johnny_7713 wrote: Its all very well to say that the people being discriminated against are a new market, and thus the invisible hand will solve everything, but that's not really true:
Consider a small town (say 300-500 people) with say 10 black people living there and only 1 baker. If the baker refuses to sell bread to black people, then sure there is an opportunity for someone else to sell bread to them. Its not exactly a profitable opportunity though, so the end result will be that the black people are unable to buy bread.
I'm having trouble imagining a population that isn't approximately half female. So that particular example isn't very good.
I realize in the past women in the U.S. have somehow been discriminated against to a large degree (no voting rights, etc), and their is still some on a smaller scale (wages, etc). But it's not like it will be much harder for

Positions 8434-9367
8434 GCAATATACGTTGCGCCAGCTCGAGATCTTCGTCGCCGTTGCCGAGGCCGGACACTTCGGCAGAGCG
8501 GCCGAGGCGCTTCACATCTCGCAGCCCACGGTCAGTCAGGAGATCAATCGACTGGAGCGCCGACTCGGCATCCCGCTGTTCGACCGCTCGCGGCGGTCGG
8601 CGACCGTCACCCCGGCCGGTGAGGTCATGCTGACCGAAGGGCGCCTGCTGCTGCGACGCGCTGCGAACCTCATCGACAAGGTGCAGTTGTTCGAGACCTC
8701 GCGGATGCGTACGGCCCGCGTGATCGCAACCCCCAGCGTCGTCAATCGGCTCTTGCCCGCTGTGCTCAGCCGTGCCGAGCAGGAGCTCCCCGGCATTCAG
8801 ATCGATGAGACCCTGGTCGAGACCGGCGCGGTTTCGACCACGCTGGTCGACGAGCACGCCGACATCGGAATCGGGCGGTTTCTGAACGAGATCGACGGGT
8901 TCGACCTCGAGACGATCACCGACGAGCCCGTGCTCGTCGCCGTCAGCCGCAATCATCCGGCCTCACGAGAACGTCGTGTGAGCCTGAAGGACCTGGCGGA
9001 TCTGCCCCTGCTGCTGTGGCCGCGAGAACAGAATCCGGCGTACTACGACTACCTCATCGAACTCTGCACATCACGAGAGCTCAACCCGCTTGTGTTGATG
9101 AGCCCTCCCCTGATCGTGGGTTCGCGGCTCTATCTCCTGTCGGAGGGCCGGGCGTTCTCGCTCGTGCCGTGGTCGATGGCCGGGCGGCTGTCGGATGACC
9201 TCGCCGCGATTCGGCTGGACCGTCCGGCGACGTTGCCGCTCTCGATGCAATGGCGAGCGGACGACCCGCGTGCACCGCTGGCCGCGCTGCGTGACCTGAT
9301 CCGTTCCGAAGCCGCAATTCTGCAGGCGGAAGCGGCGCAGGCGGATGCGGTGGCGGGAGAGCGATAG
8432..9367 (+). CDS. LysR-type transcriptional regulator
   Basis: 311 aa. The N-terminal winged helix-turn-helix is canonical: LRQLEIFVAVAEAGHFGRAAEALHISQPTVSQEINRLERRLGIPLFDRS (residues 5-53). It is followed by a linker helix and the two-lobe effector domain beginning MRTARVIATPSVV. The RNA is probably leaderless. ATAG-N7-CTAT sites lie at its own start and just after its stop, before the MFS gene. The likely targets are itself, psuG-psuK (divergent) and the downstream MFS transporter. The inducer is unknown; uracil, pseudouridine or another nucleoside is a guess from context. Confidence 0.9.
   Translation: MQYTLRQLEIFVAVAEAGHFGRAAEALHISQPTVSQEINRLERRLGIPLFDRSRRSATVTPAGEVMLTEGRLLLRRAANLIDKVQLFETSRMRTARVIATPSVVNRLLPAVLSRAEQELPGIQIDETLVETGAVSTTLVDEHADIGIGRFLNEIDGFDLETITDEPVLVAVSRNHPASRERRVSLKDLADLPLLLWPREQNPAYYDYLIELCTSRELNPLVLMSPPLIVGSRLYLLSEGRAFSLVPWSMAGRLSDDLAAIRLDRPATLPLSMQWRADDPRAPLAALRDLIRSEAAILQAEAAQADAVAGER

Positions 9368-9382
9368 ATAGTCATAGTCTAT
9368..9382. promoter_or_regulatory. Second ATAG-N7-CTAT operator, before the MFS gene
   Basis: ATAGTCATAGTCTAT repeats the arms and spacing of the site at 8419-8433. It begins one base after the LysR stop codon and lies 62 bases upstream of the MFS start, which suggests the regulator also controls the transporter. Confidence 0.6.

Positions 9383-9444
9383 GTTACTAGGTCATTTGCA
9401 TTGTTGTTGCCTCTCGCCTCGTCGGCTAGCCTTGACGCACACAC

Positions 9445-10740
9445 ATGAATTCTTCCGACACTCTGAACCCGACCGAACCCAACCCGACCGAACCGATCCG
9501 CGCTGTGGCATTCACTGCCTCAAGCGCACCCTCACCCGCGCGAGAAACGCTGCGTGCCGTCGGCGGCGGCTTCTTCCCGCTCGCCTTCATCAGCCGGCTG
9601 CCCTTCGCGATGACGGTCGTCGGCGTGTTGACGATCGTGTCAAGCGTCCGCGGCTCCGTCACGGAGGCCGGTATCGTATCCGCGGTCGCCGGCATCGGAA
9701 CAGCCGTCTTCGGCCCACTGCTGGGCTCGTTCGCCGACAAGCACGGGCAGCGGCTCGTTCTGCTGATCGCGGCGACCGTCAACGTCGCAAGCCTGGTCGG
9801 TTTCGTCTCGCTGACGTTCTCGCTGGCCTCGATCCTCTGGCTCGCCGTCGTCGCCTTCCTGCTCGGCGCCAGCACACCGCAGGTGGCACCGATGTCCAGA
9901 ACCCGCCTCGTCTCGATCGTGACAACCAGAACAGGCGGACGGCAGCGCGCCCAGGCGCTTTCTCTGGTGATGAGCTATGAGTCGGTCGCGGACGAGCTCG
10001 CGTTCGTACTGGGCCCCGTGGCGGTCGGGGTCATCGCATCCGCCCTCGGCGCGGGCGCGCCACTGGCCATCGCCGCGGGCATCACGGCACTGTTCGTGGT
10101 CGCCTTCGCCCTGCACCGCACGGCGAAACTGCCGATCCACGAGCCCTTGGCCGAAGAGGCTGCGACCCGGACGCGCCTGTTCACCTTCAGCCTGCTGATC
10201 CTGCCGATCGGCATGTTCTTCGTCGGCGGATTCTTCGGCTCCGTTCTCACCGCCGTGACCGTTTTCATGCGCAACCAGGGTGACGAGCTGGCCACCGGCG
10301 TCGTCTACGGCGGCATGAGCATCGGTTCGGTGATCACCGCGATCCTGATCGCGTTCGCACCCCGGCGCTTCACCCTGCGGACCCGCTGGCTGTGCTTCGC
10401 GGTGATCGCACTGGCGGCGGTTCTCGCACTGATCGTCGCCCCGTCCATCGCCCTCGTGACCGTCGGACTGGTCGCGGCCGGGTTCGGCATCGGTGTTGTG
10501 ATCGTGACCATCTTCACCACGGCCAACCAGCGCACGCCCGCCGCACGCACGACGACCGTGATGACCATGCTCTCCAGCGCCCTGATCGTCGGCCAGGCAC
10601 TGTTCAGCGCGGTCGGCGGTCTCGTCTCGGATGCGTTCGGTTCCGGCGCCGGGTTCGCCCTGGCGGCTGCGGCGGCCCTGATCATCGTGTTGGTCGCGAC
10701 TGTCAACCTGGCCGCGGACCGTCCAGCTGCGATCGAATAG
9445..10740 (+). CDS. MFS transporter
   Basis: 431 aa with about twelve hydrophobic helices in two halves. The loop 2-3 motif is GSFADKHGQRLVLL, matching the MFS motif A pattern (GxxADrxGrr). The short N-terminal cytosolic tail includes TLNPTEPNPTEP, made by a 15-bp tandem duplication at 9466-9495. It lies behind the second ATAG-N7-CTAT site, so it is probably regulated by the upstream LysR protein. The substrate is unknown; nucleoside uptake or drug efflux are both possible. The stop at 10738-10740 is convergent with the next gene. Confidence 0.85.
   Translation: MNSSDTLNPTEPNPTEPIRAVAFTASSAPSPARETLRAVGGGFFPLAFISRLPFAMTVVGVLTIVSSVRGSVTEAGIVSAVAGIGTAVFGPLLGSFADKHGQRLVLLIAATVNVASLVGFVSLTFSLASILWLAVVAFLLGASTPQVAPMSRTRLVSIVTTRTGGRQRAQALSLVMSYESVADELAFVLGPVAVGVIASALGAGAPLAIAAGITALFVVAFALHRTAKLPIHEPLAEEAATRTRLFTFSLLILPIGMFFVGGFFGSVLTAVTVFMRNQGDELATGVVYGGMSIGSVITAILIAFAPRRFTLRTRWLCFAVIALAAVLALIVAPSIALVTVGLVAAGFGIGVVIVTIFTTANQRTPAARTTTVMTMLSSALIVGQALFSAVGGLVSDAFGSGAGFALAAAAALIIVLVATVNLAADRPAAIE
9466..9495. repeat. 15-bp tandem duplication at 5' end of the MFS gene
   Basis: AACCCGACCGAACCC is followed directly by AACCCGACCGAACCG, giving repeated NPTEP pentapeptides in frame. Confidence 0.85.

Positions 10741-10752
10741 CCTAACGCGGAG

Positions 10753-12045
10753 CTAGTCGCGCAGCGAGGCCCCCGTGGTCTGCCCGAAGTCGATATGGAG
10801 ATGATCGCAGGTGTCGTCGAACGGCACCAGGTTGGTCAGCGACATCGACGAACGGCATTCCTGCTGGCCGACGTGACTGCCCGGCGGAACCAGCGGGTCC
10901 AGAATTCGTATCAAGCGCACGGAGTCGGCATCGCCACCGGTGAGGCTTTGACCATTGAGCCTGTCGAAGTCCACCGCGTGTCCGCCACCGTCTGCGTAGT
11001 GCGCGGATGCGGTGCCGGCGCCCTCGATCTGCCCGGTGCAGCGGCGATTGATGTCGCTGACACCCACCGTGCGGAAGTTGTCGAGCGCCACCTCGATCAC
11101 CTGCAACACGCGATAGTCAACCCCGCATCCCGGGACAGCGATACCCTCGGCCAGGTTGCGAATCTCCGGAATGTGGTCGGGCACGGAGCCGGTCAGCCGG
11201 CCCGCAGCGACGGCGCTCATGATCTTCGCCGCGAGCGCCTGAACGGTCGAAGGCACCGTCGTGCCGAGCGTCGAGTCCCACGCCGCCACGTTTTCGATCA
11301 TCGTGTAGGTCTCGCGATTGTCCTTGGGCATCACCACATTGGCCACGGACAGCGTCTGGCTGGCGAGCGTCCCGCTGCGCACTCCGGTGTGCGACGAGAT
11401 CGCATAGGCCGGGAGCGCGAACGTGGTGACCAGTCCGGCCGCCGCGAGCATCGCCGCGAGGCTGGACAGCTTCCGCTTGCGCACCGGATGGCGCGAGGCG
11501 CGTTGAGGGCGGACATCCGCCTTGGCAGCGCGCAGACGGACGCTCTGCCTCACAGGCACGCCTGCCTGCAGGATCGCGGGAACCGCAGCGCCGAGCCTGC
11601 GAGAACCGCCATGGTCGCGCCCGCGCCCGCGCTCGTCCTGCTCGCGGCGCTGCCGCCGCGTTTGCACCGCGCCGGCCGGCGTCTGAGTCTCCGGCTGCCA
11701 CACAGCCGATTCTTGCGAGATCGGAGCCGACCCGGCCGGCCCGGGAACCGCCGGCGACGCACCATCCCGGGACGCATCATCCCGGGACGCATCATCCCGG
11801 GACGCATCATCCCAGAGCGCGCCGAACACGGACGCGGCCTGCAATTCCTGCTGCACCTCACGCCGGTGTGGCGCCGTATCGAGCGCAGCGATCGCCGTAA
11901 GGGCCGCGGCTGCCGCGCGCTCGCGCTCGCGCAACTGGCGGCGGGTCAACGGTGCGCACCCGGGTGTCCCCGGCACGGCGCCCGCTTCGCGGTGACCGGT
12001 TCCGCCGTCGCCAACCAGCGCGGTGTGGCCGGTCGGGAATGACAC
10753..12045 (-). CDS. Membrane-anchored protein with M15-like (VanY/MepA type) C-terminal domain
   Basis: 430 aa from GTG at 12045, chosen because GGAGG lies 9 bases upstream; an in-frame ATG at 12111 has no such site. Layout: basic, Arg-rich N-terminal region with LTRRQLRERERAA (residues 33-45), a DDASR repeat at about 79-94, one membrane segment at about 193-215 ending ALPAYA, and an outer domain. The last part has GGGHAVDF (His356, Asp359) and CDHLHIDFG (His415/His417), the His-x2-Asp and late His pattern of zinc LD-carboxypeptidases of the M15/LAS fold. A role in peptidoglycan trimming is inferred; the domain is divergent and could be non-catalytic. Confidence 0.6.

them to get haircuts. Apparently they do have to pay more, though, so there is a real problem here.
(And they get refused service at some places, apparently, even when wanting buzz cuts... which is unfortunate, but men suffer the same style of discrimination here.)
If the man in question just means "men's style haircuts", then obviously there is no problem. Pretty much most Muslims I knew well would be okay with touching hair of the opposite sex.
However, I'm arguing that even if he would refuse to service women based on cultural/religious beliefs about appropriate sexual behavior, a man who is sensitive to sexism issues refusing to go there would contribute to isolation and segregation of the cultures, which is a bad thing.
Especially since we allow "men only" and "women only" restrooms, showers, sports, etc. He should be allowed to draw the line in a different place. It's a form of "separate but equal", yes. But I don't think it is bad enough to be worth a boycott.